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Many forest soils in France are acid and nutrient poor. In the context of global change, French forests endure increased external constraints which may be nutritional and/or silvicultural and/or climatic. These constraints may strongly impact the sustainability of nutrient-poor ecosystems. It is thus important to understand and quantify the processes which govern nutrient cycling in these ecosystems to better predict soil fertility changes and help forest managers make sound decisions to sustain these ecosystems. For this purpose, many forest nutrient cycling models have been developed in the past twenty years (ForSAFE, NuCM, MAGIC, etc.). At the European scale, the Lund University in Sweden has developed models for scientific and management use (PROFILE, ForSAFE) integrating soil properties, weathering rate calculation, atmospheric deposition, climate change and silvicultural practice change. However, many fluxes (atmospheric deposition, weathering) and processes (nutrient uptake by trees, nutrient recycling) are yet poorly quantified. These fluxes and processes are important in ecosystems on nutrient-poor soils where no flux, even small, may be neglected. Simulation models are a synthesis of our knowledge and concepts of the functioning of forest ecosystem biogeochemistry. The reliability of model predictions depends on the capacity of the model to reproduce the fluxes and processes. During my PhD, I carried out an in situ multi-isotopic tracing experiment (26Mg, 44Ca, 15N and 2H) in a beech plot of the high resolution SOERE F-ORE-T experimental site (Breuil-Chenue, Burgundy, France). The main objective of my postdoctoral project is to test the ForSAFE model with the results from this experiment, thereby refine current nutrient cycling concepts and improve existing biogeochemical models.
After my engineering degree in forest management (20062009) at AgroParisTech-ENGREF in Nancy (France), I was very interested in the sustainability of forest soil fertility facing the 21st century changes: decreasing nutrient atmospheric deposition and increasing pressure of biomass harvest for environmental friendly fuels and materials.I decided to pursue my interests by carrying out a Master’s degree in soil science (2008-2009, MSc Thesis “Modelling the response of a fir tree stand on a base-poor soil in the Vosges Mountains (France) to atmospheric deposition and silviculture change”). I obtained a 5-year junior-scientist position “INRA-CJS” (2009-2014) for my PhD entitled “A multi-isotopic (26Mg, 44Ca and 2H) tracing experiment to better understand nutrient cycling in forest ecosystems” carried out at the Forest Ecosystem Biogeochemistry Lab (INRA Nancy, France). I carried out a post-doctoral project as an AgreenSkills fellow at University of Lunds in Sweden during which I developed a biogeochemical numerical model to be able to simulate Mg and Ca isotope tracers in forest ecosystems. In July 2013, I obtained a permanent research scientist position at INRA in the Forest Ecosystem Biogeochemistry Lab in Nancy (France). My research is focused on major nutrient plant-availability in the soil and the interactions between the solid and liquid phases of the soil.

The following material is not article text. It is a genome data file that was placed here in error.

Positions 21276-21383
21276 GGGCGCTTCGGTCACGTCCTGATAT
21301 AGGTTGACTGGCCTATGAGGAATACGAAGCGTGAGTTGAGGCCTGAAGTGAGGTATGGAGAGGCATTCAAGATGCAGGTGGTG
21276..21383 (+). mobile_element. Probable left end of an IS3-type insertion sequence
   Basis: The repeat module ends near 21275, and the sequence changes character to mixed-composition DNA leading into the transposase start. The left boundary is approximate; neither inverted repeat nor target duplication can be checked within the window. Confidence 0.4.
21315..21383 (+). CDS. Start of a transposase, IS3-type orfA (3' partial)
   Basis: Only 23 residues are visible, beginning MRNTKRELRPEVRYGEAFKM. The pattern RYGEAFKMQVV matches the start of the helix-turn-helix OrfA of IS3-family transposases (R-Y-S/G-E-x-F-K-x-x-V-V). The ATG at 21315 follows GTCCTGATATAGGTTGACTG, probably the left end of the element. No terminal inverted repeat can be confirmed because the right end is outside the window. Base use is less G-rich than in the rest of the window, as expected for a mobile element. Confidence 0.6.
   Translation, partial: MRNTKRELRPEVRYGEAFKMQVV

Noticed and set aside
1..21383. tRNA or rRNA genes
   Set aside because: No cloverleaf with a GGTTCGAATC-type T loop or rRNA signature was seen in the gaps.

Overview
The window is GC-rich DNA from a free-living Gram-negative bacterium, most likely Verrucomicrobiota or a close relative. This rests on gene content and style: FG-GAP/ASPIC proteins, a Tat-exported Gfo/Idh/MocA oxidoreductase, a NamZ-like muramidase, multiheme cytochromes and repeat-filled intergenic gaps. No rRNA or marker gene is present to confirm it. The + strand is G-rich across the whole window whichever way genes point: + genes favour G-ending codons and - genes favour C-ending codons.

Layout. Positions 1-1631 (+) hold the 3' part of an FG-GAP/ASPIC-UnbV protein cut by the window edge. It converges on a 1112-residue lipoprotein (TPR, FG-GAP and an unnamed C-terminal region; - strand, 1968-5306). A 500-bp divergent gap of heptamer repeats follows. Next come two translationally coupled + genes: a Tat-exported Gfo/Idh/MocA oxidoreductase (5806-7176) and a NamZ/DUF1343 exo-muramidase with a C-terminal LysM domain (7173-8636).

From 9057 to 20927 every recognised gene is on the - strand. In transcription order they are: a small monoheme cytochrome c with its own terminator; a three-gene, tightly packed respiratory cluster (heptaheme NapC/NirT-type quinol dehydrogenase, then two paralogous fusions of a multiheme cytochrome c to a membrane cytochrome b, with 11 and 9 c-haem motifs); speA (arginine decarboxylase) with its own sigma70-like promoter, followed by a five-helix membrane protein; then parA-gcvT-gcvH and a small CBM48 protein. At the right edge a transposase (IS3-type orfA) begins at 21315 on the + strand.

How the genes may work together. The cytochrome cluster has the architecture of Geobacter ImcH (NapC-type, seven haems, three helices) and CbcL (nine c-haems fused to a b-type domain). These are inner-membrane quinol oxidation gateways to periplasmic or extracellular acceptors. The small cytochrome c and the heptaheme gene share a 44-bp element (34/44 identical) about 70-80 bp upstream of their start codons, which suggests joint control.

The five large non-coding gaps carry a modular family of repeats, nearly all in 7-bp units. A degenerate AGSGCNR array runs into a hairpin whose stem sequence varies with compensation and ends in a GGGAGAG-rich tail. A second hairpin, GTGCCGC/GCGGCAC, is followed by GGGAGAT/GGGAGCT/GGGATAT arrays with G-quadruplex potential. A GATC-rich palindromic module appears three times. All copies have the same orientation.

van der Heijden G, Legout A, Mareschal L, Ranger J, Dambrine E, 2017. Filling the gap in Ca input-output budgets in base-poor forest ecosystems: The contribution of non-crystalline phases evidenced by stable isotopic dilution. Geochimica et Cosmochimica Acta, 209, 135-148.
van der Heijden G, Belyazid S, Ranger J, Dambrine E, Legout A, 2017. NutsFor a process-oriented model to simulate nutrient and isotope tracer cycling in forest ecosystems. Environmental Modelling & Software 95, 365-380.
van der Heijden G, Dambrine E, Pollier B, Zeller B, Ranger J, Legout A, 2015. Mg and Ca uptake by roots in relation to depth and allocation to aboveground tissues: results from an isotopic labeling study in a beech forest on base-poor soil. Biogeochemistry 122(2-3): 375-393.
van der Heijden G, Legout A, Pollier B, Ranger J, Dambrine E, 2016. The dynamics of calcium and magnesium inputs by throughfall in a forest ecosystem on base poor soil are very slow and conservative: evidence from an isotopic tracing experiment (Mg-26 and Ca-44). Biogeochemistry, 118, 1-3, 413-442.
van der Heijden G, Legout A, Pollier B, Bréchet C, Ranger J, Dambrine E. 2013. Tracing and modeling preferential flow in a forest soil - Potential impact on nutrient leaching. Geoderma 195-196(0): 12-22.
2013 DEMOLON fellow of the AFES (Association Française d’Etude des Sols) to attend the 10th Applied Isotope Geochemistry conference in Budapest, Hungry (September 22nd to 27th)
2013 Agreenskills fellow (outgoing fellowship) for a research project with Salim BELYAZID of Lunds Universitet in Sweden: Developing the ForSAFE model to simulate Mg and Ca isotope tracers in forest ecosystems.